I've only heard one believable story about Satan, and it comes from the most respectable source possible: your grandpa.  Your grandpa is not a liar: more than anyone else I know, he's got his head on straight (and to be fair, there are many intelligent men who at least claim to believe in Satan).  But he said that one day, toward the end of the 60's, he invited a couple of friends over on a sunny San Diego afternoon.  As they were sitting around outside listening to Sgt. Pepper, one of them, a young lady, got a dazed look in her eye as though she'd tuned out completely, stood up, and began running at a tremendous speed down the pavement.

My dad was puzzled at first, but became alarmed when she -- in the middle of a full run -- jumped into the air, went stiff as a board, and landed face-first onto the pavement.  He was in a state of total disbelief; the man next to him wasn't.  Dad's friend ran over and almost as if he knew exactly what he was doing, began chanting over the prostrate woman, and began running his fingers along the side of her face -- when it looked as though her whole weight was lifting off the ground with every stroke of his hand.  After a short while, the woman got back up and eventually joined them at the table, only to get the dazed look on her face again, start running, and then dive face-first into the pavement.

After a second round of chanting, she stood up, and was promptly asked by my dad to leave the premises.  I don't know what else a man would do in a situation like that, especially when he believed, like dad did at the time, that there wasn't any such thing as an afterlife.  But that is his story, and I have no way of refuting it.  You can bring contrary experiences to combat a theory, but you can't tell a man he didn't see what he saw.  Our experiences are the surest proofs we have of anything: the only thing we've got to go on, other than that, are the experiences of trustworthy men.  And I believe him when he said what he said.  Who I do not believe is the author of the Book of Job -- a man so anonymous that nobody knows when he actually lived.  But a council said that every word of the Bible is from God Himself, so I suppose we'll have to believe him.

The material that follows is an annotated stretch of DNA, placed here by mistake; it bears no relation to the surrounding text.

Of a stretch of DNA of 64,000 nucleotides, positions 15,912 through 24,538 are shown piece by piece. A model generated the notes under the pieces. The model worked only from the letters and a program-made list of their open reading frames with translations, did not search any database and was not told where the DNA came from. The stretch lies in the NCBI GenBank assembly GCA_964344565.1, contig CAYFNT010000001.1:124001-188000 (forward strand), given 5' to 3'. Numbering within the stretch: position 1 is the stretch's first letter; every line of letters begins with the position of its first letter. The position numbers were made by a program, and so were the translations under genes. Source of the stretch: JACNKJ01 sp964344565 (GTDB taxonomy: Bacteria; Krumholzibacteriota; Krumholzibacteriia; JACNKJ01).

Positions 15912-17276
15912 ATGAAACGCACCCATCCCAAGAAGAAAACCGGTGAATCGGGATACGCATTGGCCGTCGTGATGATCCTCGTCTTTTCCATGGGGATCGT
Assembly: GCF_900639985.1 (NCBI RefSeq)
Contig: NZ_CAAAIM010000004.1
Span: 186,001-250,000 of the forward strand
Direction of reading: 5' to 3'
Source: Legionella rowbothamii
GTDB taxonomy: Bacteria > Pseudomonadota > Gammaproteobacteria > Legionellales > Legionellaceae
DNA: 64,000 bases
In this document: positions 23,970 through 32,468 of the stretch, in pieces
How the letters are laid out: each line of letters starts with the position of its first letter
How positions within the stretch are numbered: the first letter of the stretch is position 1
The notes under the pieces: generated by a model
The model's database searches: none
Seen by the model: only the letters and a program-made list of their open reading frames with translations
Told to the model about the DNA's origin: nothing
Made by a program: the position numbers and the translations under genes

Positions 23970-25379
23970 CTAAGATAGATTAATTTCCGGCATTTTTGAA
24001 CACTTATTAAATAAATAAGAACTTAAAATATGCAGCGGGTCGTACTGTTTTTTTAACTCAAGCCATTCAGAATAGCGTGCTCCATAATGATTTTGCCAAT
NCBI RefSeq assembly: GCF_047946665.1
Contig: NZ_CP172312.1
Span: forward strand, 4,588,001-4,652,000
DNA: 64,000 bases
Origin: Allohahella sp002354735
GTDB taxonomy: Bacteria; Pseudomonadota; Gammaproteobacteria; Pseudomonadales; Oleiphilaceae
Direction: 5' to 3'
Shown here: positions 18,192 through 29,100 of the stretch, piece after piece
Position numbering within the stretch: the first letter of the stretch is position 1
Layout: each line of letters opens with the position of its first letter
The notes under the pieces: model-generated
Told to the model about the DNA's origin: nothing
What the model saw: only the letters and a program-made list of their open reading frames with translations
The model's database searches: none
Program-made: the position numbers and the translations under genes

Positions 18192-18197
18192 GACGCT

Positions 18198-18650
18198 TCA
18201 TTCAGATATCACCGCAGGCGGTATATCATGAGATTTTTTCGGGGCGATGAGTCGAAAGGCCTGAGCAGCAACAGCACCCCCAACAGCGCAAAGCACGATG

It's completely possible that spirits could exist, and if a spirit can have any kind of a personality, it's possible they could be malevolent.  The fact that I haven't personally seen anything is no proof of something's nonexistence; animals can sense all kinds of things we can't, which means that our entire perception of the universe is shaped by the things we've been permitted by our senses to see.  We barely take into account the things that we do see, or understand the meaning behind them.  How can we take into account everything that we can't?  I hear that narwhals direct themselves using electromagnetic radiation or something like it; and all kinds of animals will start running if they can sense an earthquake coming.  We're learning to detect and manipulate all kinds of invisible things every day.  Who's to say there isn't something we and the animals have missed entirely? 

I'll leave this question to you -- you will have to decide for yourself what you believe on the issue.  There isn't any shame with taking the side of many of history's greatest minds: but if you're going to believe in the Devil, always remember to blame yourself first and foremost if anything is your fault, and be especially curious for natural explanations first.  The people who blame everything on spiritual forces are kooks.

Your father,
-J